Julian is currently the Managing Director of DHL Express Malaysia and Brunei, the regional division of the world’s largest logistics company. He assumed the role since February 2019.
Julian started his career with DHL Express Malaysia in 2000 as a global account manager and soon expanded his portfolio to include several leadership positions in sales for both Malaysia and Singapore.
This week, DHL Express secured their two years in a row as the #1 Great Place To Work Asia’s Best Workplace 2020!
Julian believes that EQ plays a more important role than just having a high IQ. DHL Express is one of exceptional clients to DT LEADERSHIP – innovation and leadership coaching company. Having worked alongside with Julian, his senior leaders and teams, I found he is someone that inspires others and never hesitate roll up his sleeves… and pants too!
Read on my interview with Julian Neo on ICE – Innovation, Change and Entrepreneurship.
KHAIRUL (KA): What is your biggest challenge in encouraging teams in adopting design thinking and innovation as part of the business tools and decision making?
JULIAN NEO (JN): As in any organisational setting, especially a company as large as ours, there tend to be certain modes of operation that have come to be accepted as the standard. This is a double-edged sword. On one hand, established systems allow various teams and functions, in spite of their differences, to move as one towards a common goal. On the other, some pushback is to be expected for unfamiliar ways of doing things. This can be a major obstacle for a philosophy so focused on innovative solutions as Design Thinking.
Buy-in takes time, and this should come from the leadership down to general personnel. At DHL, we have built a culture of continuous improvement through our training and First Choice programmes that encourage cross-departmental input. I personally think that Design Thinking is a great compliment to our current First Choice programmes as it really amplifies putting the customer in the centre of everything we do. It is essential that our colleagues do not just see the value of Design Thinking to the business, but also to themselves.
KA: How best to educate the workforce to have courage and tenacity to be creative and innovative?
JN: Creativity is not a born trait, and neither does it thrive in a vacuum. Many components factor in the equation, with culture, motivation, and resources being the crux of an innovative workforce.
Care is put into composing teams of diverse experience and skills, minimising homogeneity of thought and allowing for the interaction of different perspectives. Employees must also be incentivised intrinsically.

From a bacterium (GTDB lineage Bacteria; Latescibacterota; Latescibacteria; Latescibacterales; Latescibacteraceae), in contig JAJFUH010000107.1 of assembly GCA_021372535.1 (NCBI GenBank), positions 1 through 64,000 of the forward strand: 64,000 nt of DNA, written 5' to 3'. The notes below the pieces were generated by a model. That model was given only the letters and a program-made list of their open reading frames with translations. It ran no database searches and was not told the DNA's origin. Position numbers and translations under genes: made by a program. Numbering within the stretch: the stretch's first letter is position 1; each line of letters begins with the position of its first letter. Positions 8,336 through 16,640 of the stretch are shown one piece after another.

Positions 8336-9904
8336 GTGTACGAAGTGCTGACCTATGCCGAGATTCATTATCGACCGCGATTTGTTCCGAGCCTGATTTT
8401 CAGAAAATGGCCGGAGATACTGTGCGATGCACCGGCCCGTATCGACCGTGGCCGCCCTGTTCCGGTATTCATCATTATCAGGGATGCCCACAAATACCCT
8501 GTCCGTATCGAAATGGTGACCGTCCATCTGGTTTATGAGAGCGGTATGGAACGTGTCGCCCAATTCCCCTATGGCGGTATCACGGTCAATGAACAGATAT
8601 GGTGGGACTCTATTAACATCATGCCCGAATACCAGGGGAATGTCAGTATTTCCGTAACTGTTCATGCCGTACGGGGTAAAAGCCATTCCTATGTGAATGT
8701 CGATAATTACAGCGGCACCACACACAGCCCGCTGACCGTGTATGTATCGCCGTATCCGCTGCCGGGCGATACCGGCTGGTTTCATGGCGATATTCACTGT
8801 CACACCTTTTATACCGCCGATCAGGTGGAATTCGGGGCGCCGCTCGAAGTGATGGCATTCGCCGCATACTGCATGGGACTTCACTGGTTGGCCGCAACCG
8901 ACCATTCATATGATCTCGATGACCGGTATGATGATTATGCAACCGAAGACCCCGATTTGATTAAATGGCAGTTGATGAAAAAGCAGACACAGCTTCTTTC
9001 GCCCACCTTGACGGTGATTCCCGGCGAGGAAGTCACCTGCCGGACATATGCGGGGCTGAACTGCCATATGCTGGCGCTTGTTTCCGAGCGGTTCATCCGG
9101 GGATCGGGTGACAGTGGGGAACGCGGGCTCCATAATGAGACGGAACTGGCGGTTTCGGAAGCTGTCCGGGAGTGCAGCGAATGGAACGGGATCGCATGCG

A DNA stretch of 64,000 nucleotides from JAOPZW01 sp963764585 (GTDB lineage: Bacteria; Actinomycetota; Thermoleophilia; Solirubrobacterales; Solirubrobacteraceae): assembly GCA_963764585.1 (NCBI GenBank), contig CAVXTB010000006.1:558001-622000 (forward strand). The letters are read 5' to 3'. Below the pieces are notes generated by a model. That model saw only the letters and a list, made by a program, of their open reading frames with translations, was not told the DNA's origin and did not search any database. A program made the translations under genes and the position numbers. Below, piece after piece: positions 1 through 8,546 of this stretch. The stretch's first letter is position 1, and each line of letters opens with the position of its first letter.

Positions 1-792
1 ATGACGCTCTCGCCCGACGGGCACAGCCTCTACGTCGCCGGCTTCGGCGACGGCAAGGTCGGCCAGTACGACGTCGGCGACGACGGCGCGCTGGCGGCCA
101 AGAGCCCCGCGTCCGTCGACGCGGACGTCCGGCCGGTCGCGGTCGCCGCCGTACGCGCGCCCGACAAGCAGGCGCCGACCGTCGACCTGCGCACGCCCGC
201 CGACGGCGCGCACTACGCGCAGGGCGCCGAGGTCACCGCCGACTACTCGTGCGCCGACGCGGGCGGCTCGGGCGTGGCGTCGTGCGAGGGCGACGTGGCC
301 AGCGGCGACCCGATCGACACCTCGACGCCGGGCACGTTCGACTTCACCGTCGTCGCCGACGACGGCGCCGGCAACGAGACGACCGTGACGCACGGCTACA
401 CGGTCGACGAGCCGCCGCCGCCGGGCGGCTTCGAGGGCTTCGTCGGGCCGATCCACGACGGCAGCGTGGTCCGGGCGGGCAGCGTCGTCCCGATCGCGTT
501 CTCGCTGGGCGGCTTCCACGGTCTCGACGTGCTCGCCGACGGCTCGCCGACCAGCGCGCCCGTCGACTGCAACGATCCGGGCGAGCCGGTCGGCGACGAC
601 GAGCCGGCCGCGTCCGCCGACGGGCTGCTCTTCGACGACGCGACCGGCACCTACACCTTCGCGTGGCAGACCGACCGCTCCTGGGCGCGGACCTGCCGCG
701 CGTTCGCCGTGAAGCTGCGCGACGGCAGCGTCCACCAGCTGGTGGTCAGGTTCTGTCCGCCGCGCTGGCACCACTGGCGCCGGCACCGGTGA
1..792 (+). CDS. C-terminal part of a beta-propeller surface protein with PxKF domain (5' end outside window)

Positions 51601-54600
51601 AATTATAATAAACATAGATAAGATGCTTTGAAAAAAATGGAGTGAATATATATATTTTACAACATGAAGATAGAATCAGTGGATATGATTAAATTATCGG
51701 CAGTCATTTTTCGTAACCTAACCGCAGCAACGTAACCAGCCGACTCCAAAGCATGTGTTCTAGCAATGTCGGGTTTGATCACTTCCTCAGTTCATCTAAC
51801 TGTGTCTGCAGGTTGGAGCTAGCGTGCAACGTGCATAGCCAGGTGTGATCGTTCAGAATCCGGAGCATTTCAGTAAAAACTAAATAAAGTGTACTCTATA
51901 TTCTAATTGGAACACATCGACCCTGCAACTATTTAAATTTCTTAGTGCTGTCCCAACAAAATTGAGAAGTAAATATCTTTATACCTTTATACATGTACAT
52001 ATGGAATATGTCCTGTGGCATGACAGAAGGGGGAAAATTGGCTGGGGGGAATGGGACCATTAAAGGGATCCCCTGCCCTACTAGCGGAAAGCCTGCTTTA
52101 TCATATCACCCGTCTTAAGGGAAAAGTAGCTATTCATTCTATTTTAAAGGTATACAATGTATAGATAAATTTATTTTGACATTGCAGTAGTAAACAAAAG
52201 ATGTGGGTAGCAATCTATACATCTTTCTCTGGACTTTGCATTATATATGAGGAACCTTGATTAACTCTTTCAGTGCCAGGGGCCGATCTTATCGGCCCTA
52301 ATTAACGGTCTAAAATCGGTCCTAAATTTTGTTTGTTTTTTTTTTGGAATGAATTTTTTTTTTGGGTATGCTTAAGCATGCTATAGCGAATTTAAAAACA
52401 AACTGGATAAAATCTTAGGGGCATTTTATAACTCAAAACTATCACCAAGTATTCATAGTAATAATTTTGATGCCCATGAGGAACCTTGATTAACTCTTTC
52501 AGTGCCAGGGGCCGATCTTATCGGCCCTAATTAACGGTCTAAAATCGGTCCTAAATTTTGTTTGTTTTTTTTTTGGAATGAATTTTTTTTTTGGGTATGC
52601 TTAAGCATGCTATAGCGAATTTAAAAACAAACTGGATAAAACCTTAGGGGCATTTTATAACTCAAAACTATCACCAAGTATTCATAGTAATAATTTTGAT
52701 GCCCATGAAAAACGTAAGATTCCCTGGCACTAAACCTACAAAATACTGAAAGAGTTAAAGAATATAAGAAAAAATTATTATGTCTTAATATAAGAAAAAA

Monetary rewards and leadership recognition hold weight, but can be unsustainable in the long run and breed competition instead of cooperation. They should believe that their voices matter, giving them the freedom to bring their opinions and ideas to reality. In this pursuit, they should be afforded the time, space, and support that do not feel like an extension of their daily duties.
It’s very similar to a Change Management process where at times, support from a neutral external helps to accelerate the whole learning journey.
KA: How do you deal with rejection from staffs and employees that refuse to innovate or change?
JN: It is important to understand that pushback does not come from a place of hostility towards the company. There would naturally be some measure of reluctance or scepticism among teams asked to adopt a new change in direction and priorities, disrupting the way they have been delivering projects, products, and services for years.
Setting a common goal, taking everyone along the whole journey and introducing a support structure of training, incentives, and feedback can help ease employees with the transition.
While time pressure can drive creativity, it should be eschewed in the beginning in favour of giving staff space, both physically and in their schedules, to be more deeply involved in problem-solving so that they are personally invested in improving what they do.
KA: What is your advise on organization & workforce that wishes to innovate and change?
JN: Building a culture of innovation is an ongoing process that needs to be maintained. The executive team should be fully onboard or the whole thing is doomed to fail before even getting off the ground.
Innovative leaders do not necessarily have to be generators of creative ideas themselves. They instead focus on the big picture and work with innovative thinkers who can enhance that vision. In this regard, communication is key.
Any initiative should be geared to a hands-on approach, not one simply about ensuring KPIs and deadlines are met. By providing a platform for the seamless exchange of ideas between leadership and staff, innovation can become second nature to the job. Having a servant’s heart will greatly help the journey!
Thank you so much Julian and DHL Express Malaysia team that makes this interview possible. DHL Express Malaysia just recently launched a new digital tool for shippers via Whatsapp.
This interview was conducted in early March 2020, prior the Movement Control Order (MCO). Since the MCO, DHL Express operations become the backbone to ship things internationally particular life sciences and healthcare stuffs. Let’s give sincere hats off to all of them.
Their “Can Do Attitude” and “Dedication to Work” deserve all the appreciation. Thank you for going the extra mile. Yes “We deliver because they do.”
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